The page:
Geography of Galilee supports historicity of Solomon’s kingdom, researcher says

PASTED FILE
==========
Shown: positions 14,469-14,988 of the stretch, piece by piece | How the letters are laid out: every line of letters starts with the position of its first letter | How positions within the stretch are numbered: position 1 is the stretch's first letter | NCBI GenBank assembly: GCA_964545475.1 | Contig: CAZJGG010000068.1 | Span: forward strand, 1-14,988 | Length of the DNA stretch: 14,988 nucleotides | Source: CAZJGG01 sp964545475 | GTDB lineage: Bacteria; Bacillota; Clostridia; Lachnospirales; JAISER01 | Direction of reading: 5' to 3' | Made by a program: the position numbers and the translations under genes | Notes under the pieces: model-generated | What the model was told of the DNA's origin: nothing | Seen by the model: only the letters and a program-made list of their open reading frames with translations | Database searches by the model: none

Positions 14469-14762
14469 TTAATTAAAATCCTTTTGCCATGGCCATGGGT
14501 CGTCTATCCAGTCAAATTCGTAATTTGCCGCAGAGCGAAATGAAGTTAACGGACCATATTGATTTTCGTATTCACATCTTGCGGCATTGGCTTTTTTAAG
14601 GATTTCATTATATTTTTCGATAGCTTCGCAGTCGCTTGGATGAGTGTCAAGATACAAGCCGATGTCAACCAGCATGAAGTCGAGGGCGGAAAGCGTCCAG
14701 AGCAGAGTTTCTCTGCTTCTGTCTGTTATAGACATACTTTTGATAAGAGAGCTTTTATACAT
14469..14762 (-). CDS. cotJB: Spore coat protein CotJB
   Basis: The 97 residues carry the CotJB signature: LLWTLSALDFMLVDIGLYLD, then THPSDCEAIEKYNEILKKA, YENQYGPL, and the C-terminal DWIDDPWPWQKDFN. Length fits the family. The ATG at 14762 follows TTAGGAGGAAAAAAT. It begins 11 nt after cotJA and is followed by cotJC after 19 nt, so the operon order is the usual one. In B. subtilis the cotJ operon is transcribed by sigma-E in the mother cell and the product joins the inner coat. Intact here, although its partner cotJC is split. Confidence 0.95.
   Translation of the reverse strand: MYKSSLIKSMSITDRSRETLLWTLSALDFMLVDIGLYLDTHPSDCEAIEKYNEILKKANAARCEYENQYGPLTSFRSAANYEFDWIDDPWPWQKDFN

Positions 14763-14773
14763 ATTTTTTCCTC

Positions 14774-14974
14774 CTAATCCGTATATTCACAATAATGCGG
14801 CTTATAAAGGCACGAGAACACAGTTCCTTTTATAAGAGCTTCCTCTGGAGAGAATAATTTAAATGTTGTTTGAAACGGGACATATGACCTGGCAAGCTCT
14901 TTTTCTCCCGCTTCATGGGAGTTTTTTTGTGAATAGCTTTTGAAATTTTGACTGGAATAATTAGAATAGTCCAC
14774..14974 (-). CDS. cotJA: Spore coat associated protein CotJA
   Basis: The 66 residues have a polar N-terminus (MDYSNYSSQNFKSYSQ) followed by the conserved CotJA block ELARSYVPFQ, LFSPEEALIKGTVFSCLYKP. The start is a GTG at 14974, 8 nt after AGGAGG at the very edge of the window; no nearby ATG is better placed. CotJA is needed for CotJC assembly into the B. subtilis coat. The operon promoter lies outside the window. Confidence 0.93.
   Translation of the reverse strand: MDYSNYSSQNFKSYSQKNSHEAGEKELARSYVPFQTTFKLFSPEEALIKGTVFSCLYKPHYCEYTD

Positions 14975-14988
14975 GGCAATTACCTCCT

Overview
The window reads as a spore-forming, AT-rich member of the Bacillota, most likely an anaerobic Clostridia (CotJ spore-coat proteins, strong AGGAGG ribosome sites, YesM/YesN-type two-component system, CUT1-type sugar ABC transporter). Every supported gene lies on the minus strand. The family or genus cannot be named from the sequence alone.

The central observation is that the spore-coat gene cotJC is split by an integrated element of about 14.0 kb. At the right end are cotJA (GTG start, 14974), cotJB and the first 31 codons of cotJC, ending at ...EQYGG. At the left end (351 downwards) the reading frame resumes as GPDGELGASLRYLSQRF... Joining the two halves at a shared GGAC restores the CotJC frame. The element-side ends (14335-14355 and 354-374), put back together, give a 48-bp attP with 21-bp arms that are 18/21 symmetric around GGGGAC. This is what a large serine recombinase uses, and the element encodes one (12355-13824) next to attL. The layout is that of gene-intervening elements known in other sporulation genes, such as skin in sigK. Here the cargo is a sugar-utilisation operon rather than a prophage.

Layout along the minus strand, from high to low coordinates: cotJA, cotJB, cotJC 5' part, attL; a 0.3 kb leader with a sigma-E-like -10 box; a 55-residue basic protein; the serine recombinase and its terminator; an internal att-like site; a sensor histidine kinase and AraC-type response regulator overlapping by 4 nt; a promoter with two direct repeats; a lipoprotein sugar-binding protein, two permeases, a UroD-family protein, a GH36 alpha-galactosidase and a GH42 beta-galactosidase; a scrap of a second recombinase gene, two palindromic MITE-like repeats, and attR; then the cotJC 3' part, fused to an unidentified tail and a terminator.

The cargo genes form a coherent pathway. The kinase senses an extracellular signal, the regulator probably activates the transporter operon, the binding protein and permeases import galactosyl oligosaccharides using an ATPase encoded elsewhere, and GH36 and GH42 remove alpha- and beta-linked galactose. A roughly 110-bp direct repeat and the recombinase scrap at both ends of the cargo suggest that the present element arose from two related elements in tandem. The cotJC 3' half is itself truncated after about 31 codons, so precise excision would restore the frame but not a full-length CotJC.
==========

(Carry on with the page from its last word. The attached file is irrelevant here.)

Over the past decades, the historicity of Solomon’s kingdom and its importance to the region as described by the Bible has been the subject of much debate among archaeologists and experts. However, one possible answer supporting the scriptures could come from the tool of historical geography, one scholar suggested. A description of part of the kingdom’s territory can be found in the Book of Kings: the cedar and cypress wood and the gold it needed – King Solomon in turn gave Hiram 20 cities in the region of Galileo. But when Hiram came from Tire to inspect the cities Solomon had given him, he was not satisfied. âMy brother,â he said, âwhat kinds of cities have you given me? They were therefore named the country of Cabul, as is always the case. However, Hiram sent the king one hundred and twenty talents of gold â, read verses 11-14 of the ninth chapter of I Kings.Dr. Kyle Keimer, Senior Lecturer in Archeology and History of Ancient Israel at Macquarie University in Sydney, Australia, compared the content of this passage and the characteristics of the lands it refers to as the context needed to understand the dynamics. of power between the monarch of Israel and the ruler of the Phoenician city-state. The scholar suggested that contrary to what others have said in the past, the events described in the Bible are consistent with the geopolitical situation at the time, offering new perspectives on the accuracy of the description. The Jerusalem Post, Keimer explained that the first inspiration for this study, the results of which were published in the journal Palestine Exploration Quarterly last month, came while he was working on Phoenician pottery found in northern Israel. The Cypro-Phoenician pottery called ‘Black on Red Ware’ and I started to study the interactions between the Phoenicians and the Israelites, âhe said. âAt the same time, I was very interested in historical geography and understanding how the landscape played a role in the unfolding of certain events. When I read this passage from Kings, the two aspects came together. The scientist regularly comes to excavate in Israel and he is currently co-director of excavations at Khirbet Arai (el-Rai) in the central part of the country with Yosef Garfinkel (Hebrew University) and Saar Ganor (Israel Antiquities Authority). He stressed that the issues related to the four verses he analyzed must be seen in the larger context of the debate on the historicity of the biblical text. Called United Monarchy, the kingdoms of Saul, David and Solomon, there is a great divide. There are those who say that on the whole the Biblical portrait of them is a later creation and that they were much more limited in size and scope, and others who say that the Bible is accurate in the description of the situation of the deceased. 11th and 10th century [BCE] and how powerful they were, âhe said, adding that he believes both sides underestimate the added value that geography can offer. “I think that geography is this window that always connects us to the past in a very physical way, because despite modern developments, this has not really changed and it gives us the opportunity to evaluate these texts”, a he pointed out. âSo far, architecture, pottery, or carbon dating have not given us a smoking gun in one way or another regarding the Solomon Kingdom debate. We have to be creative. In the research, Keimer worked to find out if the relationship between Solomon and Hiram seems plausible. Archaeologists have rejected the view offered by some scholars suggesting that between the two rulers, Solomon must have been the one in a position. âWhen we look at the physical landscape and the situation of Tire in relation to the situation of the Kingdom of Israel, the first was an island with a very limited and unproductive hinterland, as we know from landscape studies and geological analysis. On the contrary, Israel had much more fertile land and international trade had to pass through its territory, âhe stressed. friendly, but who was in a weaker position with “mountainous” or “good-for-nothing” land, as Keimer suggested to understand the word “Cabul” based once again on the poor characteristics of the area identified as Cabul in the hills of Allonim and the western hills that rise into the Lower Galilee. âAccess to good agricultural land is the real geographic component that people have not considered before in discussing this passage from the biblical text,â he said. âEveryone looks at Tire and thinks of it as the very powerful trading center that it would become in the latter part of the Iron Age and especially in the seventh century BCE, and from there they make deductions about the 10th century BCE, although we have fairly limited archaeological finds from this period. I don’t believe it works. The researcher also considered other elements, such as the direction taken by several sites in the Galilee, which allowed him to better understand the border between political entities. Keimer said that this type of geographic analysis provides support for the historicity of the Kingdom of Solomon as a whole, “because we see a clear change in the nature of the fortified sites of the early part of the Iron Age IIA. at the rear, where we find much larger sites fortified in a completely different way to the north facing Aram / Damascus.